Sun Tzu in everyday life: The Ground can be near or far.

In a hurry to get where I was going I had two choices, take the known path or the unknown path. What should I do? I quickly assessed the situation and knew that if I took the unknown path, it would almost certainly get me to my destination quicker. On the other hand, if I took the known path it would take longer but I wouldn't get lost. I chose the known path. By taking the familiar path I had an advantage of knowing where I was, where I was going, and how long it would take me to get there. The familiar terrain had no surprises (climate).

How many times in our lives are we presented with taking the familiar or the unfamiliar path? Ordinarily, I like the unfamiliar path. I like the adventure. On this day I chose the familiar path based on Sun Tzu's advice. The ground can be "far or near." This phrase implies familiar and unfamiliar terrain. The competitor on familiar terrain has the advantage (all else equal). We often call this the "home team" advantage. It's competing on ground that is familiar. Although Sun Tzu uses the terms far and near, the implication is that far terrain is unfamiliar while near terrain is familiar.

When you are familiar with the terrain you will also be familiar with its climate. You've been around, you can predict the rain, the snow, the cold and hot days. You know when to reap and when to sow. Your timing is more precise. It's easier to choose and time your next move. When you move, you can move quickly because you know the obstacles.

In business, facing the enemy familiar ground will give us the advantage. The business ground includes our customers. We need to choose customers that are familiar. We know them better than the competition. We already understand their emotions and attitudes (climate). We can time our advances better than the competition. We know how fast to move and when to wait. Winning is a time of celebration.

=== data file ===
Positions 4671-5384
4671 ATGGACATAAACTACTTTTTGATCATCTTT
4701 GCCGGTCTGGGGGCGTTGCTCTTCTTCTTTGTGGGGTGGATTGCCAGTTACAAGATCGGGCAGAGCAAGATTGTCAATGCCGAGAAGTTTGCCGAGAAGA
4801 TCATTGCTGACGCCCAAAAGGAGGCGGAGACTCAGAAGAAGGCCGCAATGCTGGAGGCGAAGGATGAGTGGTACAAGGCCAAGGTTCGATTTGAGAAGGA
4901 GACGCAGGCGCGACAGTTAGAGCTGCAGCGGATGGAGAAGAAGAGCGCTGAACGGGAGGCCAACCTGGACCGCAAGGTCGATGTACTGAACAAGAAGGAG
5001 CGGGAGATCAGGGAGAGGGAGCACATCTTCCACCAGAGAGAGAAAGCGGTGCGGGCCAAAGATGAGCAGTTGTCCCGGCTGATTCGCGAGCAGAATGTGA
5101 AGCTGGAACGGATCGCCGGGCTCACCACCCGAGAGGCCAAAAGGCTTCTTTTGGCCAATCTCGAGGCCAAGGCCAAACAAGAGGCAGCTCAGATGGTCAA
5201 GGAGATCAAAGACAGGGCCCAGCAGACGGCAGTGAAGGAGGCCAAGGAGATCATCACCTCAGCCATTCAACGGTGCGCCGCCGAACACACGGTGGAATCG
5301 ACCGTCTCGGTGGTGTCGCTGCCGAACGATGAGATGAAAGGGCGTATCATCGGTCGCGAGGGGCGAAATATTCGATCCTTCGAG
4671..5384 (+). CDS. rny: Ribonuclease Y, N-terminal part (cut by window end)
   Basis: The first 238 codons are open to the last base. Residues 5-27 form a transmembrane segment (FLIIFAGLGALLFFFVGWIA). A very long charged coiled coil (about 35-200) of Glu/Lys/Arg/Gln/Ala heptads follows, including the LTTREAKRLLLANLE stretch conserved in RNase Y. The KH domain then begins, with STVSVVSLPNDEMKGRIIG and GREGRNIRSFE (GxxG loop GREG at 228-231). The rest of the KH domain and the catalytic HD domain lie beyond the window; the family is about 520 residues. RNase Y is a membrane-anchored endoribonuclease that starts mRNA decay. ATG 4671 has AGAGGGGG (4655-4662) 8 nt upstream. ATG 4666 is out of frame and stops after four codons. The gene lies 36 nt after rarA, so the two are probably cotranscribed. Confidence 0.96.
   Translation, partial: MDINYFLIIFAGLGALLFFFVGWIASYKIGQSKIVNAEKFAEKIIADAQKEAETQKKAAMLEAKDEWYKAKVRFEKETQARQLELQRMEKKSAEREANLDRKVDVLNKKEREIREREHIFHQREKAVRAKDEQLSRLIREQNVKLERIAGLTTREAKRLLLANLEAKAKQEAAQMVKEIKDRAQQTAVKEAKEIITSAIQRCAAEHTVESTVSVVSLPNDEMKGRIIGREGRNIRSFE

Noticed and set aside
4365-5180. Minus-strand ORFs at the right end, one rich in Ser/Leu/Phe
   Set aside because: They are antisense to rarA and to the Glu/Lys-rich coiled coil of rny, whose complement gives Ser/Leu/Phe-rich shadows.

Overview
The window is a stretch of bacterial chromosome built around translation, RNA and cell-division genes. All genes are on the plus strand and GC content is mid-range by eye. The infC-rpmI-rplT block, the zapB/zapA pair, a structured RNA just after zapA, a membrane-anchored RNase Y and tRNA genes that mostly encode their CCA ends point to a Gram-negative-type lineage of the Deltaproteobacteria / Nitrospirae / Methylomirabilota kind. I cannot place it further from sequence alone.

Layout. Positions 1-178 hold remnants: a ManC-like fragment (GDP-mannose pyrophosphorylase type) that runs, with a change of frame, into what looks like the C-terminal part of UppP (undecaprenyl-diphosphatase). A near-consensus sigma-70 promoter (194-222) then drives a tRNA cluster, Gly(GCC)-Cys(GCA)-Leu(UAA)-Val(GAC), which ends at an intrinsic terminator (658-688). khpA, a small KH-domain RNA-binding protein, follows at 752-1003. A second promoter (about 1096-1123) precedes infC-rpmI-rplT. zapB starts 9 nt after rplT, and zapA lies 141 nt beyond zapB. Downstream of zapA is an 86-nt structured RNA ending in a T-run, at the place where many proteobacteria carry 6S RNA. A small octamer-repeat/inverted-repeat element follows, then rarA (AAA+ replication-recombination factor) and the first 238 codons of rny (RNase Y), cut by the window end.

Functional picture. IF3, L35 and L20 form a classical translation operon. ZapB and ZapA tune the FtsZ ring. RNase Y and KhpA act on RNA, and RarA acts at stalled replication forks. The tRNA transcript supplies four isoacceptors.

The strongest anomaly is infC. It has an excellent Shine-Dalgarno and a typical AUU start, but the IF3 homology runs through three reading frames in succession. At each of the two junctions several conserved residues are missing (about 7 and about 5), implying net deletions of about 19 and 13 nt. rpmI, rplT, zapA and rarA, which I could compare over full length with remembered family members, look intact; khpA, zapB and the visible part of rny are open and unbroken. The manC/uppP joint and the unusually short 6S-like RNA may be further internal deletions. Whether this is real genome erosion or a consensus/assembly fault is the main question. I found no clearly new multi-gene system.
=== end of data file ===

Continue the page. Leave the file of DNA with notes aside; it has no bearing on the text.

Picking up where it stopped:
When we advance into unfamiliar terrain everything reverses. We must take the time to listen and learn which slows our response. Our lack of familiarity with the changing climate makes it hard to time our next move. When we move our steps are measured and unsure. The joy of winning is tempered by our exhaustion.

In business, when we seek out new customers that we don't understand we must take the time to listen and learn. Meanwhile our competitor is making progress. The temptation is to hurry. Our unfamiliarity with the customer makes it hard to pick the right time sell our products. We sell when we should be waiting and wait when we should be selling.The unknown obstacles before us making moving difficult. When we make the sale our excitment is dampened by the time invested. But, if we have learned more about the customer in the process, we have done more than make a sale - we have advanced our position.

Before advancing we must take the time to listen and learn new ground and its climate or our steps will be labored and our timing will be poor. It's easy to get lost and caught in the storm. Competing on familiar ground is not always a choice. As we advance our position we eventually encounter unfamiliar terrain and face new challenges. When this happens - LISTEN.